Luxury hotels have always inspired Hollywood. Serving as the backdrops to films like “Ocean’s Eleven” and “Lost in Translation,” these hotels are perfect for movie buffs:
Park Hyatt Tokyo – “Lost in Translation”
Sofia Coppola’s award-winning 2003 film—starring Bill Murray as an aging actor and Scarlett Johansson as a discontented newlywed—was filmed in spots all over Tokyo, from karaoke bars and shabu-shabu restaurants to historic temples. But ask anyone who’s seen the movie, and chances are they will most remember the Park Hyatt Tokyo, which almost becomes another main character in the film.
From the moment a guest walks in and collects the room key on a sterling silver key ring, it is clear that a stay at Park Hyatt Tokyo will be an “over-the-top” experience.
Four Seasons Beverly Wilshire – “Pretty Woman”
Then known as the Regent Beverly Wilshire, the Four Seasons Hotel, Beverly Wilshire—set in a 1928 Beaux Art–style building—is name-checked plenty in the blockbuster 1990 film starring Julia Roberts and Richard Gere. As an escort hired to be Gere’s companion during his stay in Los Angeles, Roberts’s character Vivian spends a lot of time at the hotel, learning about proper table manners and etiquette from its good-hearted general manager (played by Hector Elizondo) and getting shopping and styling tips from its staffers. These days, the Four Seasons embraces its connection to the movie, offering Pretty Woman for a Day packages and Pretty Woman–themed experiences around town, including—of course—private shopping along Rodeo Drive.
For decades, the hotel has been a preferred address for Hollywood celebrities and the international elite, from Elvis Presley, John Lennon and Warren Beatty to the Aga Khan, Dalai Lama and the British royal family. The luxury hotel features 395 stylish guest rooms (including 137 spacious suites), Michelin-starred restaurants, a world-class spa, and warmly hospitable Four Seasons service.
Le Bristol Paris – “Midnight in Paris”
In this 2011 Woody Allen film, main character Gil Pender (played by Owen Wilson), his fiancée (played by Rachel McAdams), and his parents are based at the Oetker Collection’s Le Bristol hotel during their Parisian vacation. On screen, viewers will spot the hotel’s façade, the elegant suites, characters wearing “Le Bristol” bathrobes, and even one of the hotel’s actual doormen (in a shot set at the entrance).
Le Bristol Paris is an icon of French elegance and art de vivre boasting 190 completely renovated rooms and suites in the heart of Paris. Re-create some of the magic yourself by checking in to one of the Panoramic Suites (you may be able to snag suites 727 and 728 on request), and lounging in the elegant lobby.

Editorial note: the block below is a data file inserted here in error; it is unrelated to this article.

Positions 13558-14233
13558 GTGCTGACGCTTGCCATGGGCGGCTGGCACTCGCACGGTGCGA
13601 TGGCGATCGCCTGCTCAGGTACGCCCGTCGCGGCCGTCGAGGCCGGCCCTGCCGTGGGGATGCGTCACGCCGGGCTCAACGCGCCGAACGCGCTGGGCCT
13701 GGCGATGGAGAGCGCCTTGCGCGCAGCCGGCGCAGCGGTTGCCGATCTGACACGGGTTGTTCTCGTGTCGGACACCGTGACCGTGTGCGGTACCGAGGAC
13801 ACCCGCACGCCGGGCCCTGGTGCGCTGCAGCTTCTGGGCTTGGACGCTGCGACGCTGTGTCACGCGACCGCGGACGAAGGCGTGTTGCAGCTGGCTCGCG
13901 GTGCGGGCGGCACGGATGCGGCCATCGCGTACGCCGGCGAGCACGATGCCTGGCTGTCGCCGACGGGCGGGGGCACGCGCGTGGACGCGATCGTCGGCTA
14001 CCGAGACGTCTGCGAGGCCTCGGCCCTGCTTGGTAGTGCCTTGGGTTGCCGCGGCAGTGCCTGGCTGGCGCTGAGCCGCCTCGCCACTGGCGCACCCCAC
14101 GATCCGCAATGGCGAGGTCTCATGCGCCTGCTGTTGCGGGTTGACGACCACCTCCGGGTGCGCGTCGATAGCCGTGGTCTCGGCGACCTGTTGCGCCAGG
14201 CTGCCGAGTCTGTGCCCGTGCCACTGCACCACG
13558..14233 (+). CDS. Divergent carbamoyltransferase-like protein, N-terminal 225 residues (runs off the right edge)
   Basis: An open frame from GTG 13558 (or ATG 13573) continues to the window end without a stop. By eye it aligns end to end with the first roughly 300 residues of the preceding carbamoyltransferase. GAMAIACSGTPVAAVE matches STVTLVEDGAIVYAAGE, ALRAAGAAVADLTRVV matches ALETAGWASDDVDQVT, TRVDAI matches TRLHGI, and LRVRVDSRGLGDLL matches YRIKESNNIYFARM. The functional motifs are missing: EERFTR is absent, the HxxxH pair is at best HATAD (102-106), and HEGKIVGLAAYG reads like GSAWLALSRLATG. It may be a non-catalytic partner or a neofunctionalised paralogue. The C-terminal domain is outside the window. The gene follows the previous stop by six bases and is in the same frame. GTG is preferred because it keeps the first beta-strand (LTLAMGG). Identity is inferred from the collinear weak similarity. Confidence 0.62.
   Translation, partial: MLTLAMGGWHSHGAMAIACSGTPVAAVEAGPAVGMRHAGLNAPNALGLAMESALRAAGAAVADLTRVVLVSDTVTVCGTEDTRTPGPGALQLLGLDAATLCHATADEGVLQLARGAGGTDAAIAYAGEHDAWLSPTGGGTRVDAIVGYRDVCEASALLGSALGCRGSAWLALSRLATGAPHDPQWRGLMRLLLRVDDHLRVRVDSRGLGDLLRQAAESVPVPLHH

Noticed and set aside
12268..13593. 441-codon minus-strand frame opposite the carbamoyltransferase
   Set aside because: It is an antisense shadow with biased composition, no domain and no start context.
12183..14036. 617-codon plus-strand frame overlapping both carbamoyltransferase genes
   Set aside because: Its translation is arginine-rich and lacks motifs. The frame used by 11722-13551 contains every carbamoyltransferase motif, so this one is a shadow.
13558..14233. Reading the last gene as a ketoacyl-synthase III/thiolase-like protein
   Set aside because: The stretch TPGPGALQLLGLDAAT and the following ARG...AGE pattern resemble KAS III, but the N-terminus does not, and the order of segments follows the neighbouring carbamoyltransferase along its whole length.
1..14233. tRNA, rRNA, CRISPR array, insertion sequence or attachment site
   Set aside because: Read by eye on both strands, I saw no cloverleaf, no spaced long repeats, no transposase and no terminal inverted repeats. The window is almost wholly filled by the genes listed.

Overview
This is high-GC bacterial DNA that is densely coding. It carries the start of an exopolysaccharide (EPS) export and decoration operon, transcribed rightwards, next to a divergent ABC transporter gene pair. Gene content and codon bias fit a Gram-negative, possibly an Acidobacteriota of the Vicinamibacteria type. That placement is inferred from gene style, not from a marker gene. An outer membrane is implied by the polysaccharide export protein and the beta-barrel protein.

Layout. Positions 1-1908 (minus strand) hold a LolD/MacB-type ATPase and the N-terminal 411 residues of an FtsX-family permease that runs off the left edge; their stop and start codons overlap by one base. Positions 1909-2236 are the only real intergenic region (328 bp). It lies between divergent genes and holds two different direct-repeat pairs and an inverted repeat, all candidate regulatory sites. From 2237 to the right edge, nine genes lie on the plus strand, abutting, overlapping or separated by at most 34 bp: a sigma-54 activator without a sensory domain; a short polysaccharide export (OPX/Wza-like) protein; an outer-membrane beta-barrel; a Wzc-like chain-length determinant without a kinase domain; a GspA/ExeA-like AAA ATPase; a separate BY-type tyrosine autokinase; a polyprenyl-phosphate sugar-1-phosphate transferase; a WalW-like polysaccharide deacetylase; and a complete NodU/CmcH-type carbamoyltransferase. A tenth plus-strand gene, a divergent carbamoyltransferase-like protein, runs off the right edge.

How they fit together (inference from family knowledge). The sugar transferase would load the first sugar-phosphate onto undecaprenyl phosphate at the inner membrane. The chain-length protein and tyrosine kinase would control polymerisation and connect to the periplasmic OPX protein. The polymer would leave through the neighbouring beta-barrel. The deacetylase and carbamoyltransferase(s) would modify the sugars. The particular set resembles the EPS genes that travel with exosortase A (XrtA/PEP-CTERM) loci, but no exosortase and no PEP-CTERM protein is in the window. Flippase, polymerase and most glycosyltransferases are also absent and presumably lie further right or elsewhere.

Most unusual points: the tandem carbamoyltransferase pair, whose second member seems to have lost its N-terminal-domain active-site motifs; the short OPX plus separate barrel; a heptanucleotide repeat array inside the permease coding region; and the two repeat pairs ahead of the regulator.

Hotel del Coronado – “Some Like it Hot”
Voted the number-one comedy of all time by the American Film Institute, this 1958 romp starring Jack Lemmon, Marilyn Monroe, and Tony Curtis shot for a week at the historic Hotel del Coronado in San Diego. Built in 1888, the Del (as the hotel is affectionately known) hadn’t changed much in decades when director Billy Wilder came to check it out, so he found it perfect to “play” a resort that’s supposed to be from 1929 (and that, in the movie, is supposed to be in Florida). All 200 of the cast and crew stayed at the resort for the filming, which took place primarily outside, against a backdrop of the hotel’s Queen Anne exterior and lush grounds.
The Dolder Grand – “The Girl with the Dragon Tattoo”
This Oscar-winning 2011 mystery thriller features Daniel Craig as journalist Mikael Blomkvist and Rooney Mara as Lisbeth Salander, the titular tattooed “girl.” In a climactic section of the film, Lisbeth travels to Zurich to conduct some secret financial transactions, and checks in to the Dolder Grand—the iconic, art-filled hotel set on a hilltop above the city. Filming took place over two days in December 2010, in areas including the castle-like façade and sweeping driveway, the reception area and lobby, a guest-floor corridor, and the Masina Suite.
As the hotel is nonsmoking, the shots of Lisbeth puffing in her suite were added digitally in postproduction. The hotel is also mentioned by name in the film, and features several actual staff members from that time, including receptionist Vanessa Kellerhals. The Dolder offered a Tattoo-themed package at the time of the film’s release, and staffers are still happy to chat about the connection to interested guests.
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